Australia's Northern Territory government is being criticized over a claim that no report exists from an investigation into an accidental dump of toxic waste in 2016 from Glencore Plc's McArthur River zinc-lead-silver mine, The Guardian reported Dec. 22.
The operating company of the mine, McArthur River Mining, aims to expand the operation beyond the current end date of 2018, and the related draft environmental impact statement covered the waste dump, indicating that about 14,000 tonnes of reactive waste rock had been mistaken for less harmful material and dumped in a less secure waste facility.
The toxic material combusted and began emitting sulfur dioxide, and the waste continues to be an issue at the site with long-term containment a key concern, according to an independent monitor.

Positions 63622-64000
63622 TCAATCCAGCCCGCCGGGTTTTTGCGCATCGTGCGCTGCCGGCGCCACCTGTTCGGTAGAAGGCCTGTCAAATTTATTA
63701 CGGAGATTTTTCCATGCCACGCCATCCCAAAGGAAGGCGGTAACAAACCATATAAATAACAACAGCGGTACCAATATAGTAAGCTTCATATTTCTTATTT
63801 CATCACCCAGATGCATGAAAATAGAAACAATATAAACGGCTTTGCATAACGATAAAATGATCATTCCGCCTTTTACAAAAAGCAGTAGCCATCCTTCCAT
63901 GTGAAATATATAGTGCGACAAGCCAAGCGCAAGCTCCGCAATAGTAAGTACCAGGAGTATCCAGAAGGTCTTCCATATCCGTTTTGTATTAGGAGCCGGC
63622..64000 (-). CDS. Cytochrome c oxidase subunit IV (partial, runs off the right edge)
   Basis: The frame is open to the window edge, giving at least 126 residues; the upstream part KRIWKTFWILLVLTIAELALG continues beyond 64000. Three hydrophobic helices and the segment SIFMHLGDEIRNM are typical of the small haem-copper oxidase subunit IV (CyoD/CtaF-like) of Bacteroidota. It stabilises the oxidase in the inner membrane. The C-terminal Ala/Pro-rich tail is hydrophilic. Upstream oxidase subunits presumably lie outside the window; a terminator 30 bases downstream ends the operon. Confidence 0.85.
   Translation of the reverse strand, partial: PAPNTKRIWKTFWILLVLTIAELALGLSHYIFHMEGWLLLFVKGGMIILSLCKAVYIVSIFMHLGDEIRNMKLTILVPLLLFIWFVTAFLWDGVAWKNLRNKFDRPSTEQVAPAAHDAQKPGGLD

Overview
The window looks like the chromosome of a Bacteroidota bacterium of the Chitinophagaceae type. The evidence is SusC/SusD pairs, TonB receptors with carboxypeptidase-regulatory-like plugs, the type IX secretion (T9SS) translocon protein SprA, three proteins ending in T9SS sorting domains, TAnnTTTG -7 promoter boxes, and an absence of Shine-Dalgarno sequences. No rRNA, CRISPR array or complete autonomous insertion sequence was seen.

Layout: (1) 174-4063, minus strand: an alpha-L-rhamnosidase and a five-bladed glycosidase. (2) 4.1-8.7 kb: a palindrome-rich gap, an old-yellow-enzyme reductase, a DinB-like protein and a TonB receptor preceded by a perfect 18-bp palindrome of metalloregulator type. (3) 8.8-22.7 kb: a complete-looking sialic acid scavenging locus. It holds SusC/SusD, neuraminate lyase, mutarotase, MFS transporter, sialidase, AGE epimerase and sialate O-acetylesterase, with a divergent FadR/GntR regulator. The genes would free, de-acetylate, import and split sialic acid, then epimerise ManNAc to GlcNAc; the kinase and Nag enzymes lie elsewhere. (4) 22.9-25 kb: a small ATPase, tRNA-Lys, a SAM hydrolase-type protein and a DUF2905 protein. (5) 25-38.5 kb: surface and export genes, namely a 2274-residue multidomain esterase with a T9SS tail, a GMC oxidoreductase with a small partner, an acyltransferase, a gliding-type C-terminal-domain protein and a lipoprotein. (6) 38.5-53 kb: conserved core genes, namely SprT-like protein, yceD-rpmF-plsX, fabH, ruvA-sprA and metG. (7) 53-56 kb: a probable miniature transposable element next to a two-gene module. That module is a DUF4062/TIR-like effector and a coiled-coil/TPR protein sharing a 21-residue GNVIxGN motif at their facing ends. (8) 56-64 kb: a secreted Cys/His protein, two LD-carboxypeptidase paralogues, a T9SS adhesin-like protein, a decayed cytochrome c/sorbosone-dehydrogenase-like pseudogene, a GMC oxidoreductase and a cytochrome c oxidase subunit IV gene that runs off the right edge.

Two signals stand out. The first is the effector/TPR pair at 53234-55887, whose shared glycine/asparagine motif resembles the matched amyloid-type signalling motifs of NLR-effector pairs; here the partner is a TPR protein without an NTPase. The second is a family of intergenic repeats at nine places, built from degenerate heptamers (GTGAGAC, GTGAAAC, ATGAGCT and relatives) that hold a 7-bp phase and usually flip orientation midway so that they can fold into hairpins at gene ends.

The Northern Territory government refused to publish the details of its 2016 investigation into the incident, saying the findings were delivered verbally. Environmental groups claim the lack of transparency over the incident shows that the government is unable to properly regulate the mining operation.
Armando Padovan, head of Northern Territory's Department of Primary Industry and Resources, told media Dec. 21 that there was no evidence of damage to the water system and the release of sulfur dioxide into the atmosphere was the main impact. Padovan also said he did not know how long sulfur dioxide had been emitted but the risk of it reoccurring had been "greatly reduced."